Software developers have a surprising way with words. While people in other trades form chambers or associations, they join “communities” — the name given to loosely-organised groups that collaborate on the open-source software that makes our technological society hum.
As marketing language goes, it’s hard to beat; there are few warmer and fuzzier appellations in English. Think of communities and good things come to mind: families picnicking in park, kids at the local school raising money for charity, friends helping each other out after a storm.
But some developers are less neighbourly than others, and we could use new words for them. A case in point comes from the blockchain world, where there are communities working today to thwart the enforcement of anti-money-laundering laws through the creation of so-called privacy coins — cryptocurrencies designed to be difficult to track or trace.
The threat posed by privacy coins can be gleaned from the fine print of a federal criminal complaint filed this month, which accuses a New York couple of laundering proceeds from the August 2016 hack of the Bitfinex exchange that netted bitcoin worth $4.5bn at the time the government acted. Among the techniques they allegedly used was converting some of the bitcoin into “anonymity-enhanced virtual currency”, the filing says, the most notable example being a privacy coin called Monero.
The lawyers for Ilya Lichtenstein and Heather Morgan have described the evidence against them as weak. But the case has been hailed as a triumph for law enforcement and that is true, to a point. Their arrests and the seizure of $3.6bn in bitcoin allegedly in their control demonstrated the ability of authorities to respond to thefts on blockchains and recover the proceeds. Just as the FBI secured the nation’s banks against the John Dillingers of the last century, high-tech crimefighters are making progress in protecting cryptocurrency platforms from computer hackers today.
The authorities benefited from the fact that blockchains are public. They could track down the stolen bitcoin because they never lost sight of it; the proceeds from the hack moved to “wallet 1CGA4s” and most of it stayed there. The tough part was linking the loot to the alleged perpetrators. By his reading of the complaint, Tom Robinson, chief scientist at Elliptic, a blockchain intelligence firm, said he believed the break in the case came in 2017 when US officials shut down a “dark net” site called AlphaBay. “It was necessary to trace the stolen bitcoins through AlphaBay in order to link these funds to the two alleged launderers,” he said.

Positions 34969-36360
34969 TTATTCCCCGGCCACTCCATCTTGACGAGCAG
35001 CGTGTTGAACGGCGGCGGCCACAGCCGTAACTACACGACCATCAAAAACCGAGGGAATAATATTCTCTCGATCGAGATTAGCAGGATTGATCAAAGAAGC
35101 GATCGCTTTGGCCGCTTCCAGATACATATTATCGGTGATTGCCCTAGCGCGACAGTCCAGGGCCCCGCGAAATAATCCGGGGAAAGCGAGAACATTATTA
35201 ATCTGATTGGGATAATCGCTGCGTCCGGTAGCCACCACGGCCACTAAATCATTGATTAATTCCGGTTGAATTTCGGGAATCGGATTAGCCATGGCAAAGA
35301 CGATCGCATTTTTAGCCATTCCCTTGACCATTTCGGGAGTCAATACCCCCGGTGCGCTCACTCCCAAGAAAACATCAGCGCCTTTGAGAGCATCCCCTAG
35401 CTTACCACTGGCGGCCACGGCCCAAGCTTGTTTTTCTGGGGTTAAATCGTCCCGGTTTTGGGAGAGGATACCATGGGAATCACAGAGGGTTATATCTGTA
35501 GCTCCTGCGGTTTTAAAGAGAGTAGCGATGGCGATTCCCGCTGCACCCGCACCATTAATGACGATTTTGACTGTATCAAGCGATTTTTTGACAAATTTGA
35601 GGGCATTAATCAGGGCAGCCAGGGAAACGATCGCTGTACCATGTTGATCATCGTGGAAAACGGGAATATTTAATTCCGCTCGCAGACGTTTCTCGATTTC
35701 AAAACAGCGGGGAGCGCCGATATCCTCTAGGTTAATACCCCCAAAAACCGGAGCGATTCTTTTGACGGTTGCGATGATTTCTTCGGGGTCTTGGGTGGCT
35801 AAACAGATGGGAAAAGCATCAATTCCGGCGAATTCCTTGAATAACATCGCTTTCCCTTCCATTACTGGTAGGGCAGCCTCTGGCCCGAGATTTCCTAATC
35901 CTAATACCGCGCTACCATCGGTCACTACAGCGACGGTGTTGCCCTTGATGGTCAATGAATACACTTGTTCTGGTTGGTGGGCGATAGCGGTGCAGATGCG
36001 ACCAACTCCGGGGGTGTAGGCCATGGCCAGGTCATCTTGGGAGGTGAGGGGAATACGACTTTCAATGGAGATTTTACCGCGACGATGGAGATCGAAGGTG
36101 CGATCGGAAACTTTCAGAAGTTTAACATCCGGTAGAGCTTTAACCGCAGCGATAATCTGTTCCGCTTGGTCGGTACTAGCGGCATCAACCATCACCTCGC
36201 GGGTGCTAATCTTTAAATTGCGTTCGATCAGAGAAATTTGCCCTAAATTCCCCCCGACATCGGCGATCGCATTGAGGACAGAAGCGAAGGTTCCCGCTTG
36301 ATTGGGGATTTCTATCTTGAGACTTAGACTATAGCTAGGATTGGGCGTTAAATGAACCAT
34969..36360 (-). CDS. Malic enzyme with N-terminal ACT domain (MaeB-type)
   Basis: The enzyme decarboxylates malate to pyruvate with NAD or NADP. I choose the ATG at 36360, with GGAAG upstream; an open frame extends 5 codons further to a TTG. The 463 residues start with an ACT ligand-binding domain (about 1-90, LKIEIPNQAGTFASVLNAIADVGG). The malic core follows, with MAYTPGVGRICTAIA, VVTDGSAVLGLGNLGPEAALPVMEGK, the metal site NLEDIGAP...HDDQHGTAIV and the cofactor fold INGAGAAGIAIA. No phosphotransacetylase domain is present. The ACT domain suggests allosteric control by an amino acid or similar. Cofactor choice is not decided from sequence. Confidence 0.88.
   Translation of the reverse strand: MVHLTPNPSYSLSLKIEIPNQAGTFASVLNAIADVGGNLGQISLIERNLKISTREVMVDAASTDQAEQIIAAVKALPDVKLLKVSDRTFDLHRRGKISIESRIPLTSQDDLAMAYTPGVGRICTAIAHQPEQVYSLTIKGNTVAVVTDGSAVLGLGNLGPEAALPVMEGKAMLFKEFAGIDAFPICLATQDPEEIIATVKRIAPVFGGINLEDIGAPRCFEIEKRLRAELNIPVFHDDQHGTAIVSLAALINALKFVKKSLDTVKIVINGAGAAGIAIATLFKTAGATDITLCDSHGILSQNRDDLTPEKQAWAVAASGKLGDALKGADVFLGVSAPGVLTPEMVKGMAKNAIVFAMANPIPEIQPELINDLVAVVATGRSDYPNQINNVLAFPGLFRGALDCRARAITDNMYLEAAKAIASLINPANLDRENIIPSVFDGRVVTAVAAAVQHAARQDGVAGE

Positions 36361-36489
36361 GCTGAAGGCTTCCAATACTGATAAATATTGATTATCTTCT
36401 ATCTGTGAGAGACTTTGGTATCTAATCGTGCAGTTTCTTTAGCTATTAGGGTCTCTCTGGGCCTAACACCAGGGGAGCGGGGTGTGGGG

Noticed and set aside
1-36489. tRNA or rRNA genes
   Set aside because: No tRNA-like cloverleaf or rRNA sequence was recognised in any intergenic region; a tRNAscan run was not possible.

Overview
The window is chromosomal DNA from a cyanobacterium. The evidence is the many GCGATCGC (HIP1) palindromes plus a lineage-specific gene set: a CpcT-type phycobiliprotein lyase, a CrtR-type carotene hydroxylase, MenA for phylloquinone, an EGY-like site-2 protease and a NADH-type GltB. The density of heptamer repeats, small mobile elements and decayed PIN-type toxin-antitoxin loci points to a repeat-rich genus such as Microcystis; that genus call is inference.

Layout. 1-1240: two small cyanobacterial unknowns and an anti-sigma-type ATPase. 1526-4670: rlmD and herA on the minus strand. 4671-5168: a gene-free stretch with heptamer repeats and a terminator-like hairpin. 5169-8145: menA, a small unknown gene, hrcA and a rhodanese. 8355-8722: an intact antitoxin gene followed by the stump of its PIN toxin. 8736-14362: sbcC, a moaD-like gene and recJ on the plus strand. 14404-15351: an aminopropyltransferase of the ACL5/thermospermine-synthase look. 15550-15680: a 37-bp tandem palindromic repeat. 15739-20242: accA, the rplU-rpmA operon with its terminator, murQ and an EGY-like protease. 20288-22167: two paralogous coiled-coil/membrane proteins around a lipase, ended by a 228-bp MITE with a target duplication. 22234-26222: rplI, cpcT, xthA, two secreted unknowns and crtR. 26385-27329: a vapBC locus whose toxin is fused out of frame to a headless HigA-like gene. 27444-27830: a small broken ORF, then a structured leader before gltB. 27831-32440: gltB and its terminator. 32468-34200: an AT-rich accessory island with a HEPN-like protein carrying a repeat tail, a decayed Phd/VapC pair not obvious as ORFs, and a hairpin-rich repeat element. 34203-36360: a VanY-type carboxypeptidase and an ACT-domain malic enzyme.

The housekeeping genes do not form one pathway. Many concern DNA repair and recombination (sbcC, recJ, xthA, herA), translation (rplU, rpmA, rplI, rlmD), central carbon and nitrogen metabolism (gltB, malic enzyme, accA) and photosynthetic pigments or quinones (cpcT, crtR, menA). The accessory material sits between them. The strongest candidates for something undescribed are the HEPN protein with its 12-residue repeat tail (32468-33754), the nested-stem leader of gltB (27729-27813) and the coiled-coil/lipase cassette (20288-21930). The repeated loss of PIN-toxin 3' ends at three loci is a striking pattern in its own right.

Stopping hackers, however, is not the same thing as preventing criminals of a traditional sort from using crypto to move their money across national borders or to swirl it around to conceal its origins. The significance of the Bitfinex case in that battle is less certain because of what seems to have happened to the alleged launders’ Monero, which obscures the identities of its owners by using “ring signatures”, meaning multiple parties are involved in signing a transaction so it is hard to tell which one initiated it.
Based on government documentation, Robinson suspects the authorities did not trace the privacy coin. Whether they were unable to crack the Monero community’s cryptography or did not need to do so, Robinson reckons the result could increase the crypto’s appeal to bad actors.
“This might push launderers and criminals to use Monero to a greater extent — they will see how traceable the bitcoin was in this case and this will push them to using Monero instead,” he said. “We have to accept that untraceable digital cash does exist. The question is how we deal with it.”
I would suggest that before more taxpayer funds are spent on another money-laundering investigation involving privacy coins — and I would bet the Bitfinex bust did not come cheap — one of our congressional committees or someone in the executive branch of government should summon representatives of the Monero community to talk things over.
A little dialogue might go a long way.
There are reasons to worry about the protection of personal privacy on the public blockchain, and based on their writings, members of the Monero community mean well. “Monero’s state of the art cryptography obfuscates every layer of a transaction,” they say on their web site, to empower people in “oppressive countries or depressed economies” and protect “consumers and companies from price manipulation, supply chain exploitation, economic discrimination, or the like”.
At the same time, the representatives of the elected government should make it clear that even software developers have responsibilities to the wider community. Money laundering is the way big-time criminals get away with their ill-gotten gains. Giving up the fight against it would hand a victory to the kleptocrats, the terrorists, the racketeers, the drug traffickers and the pimps.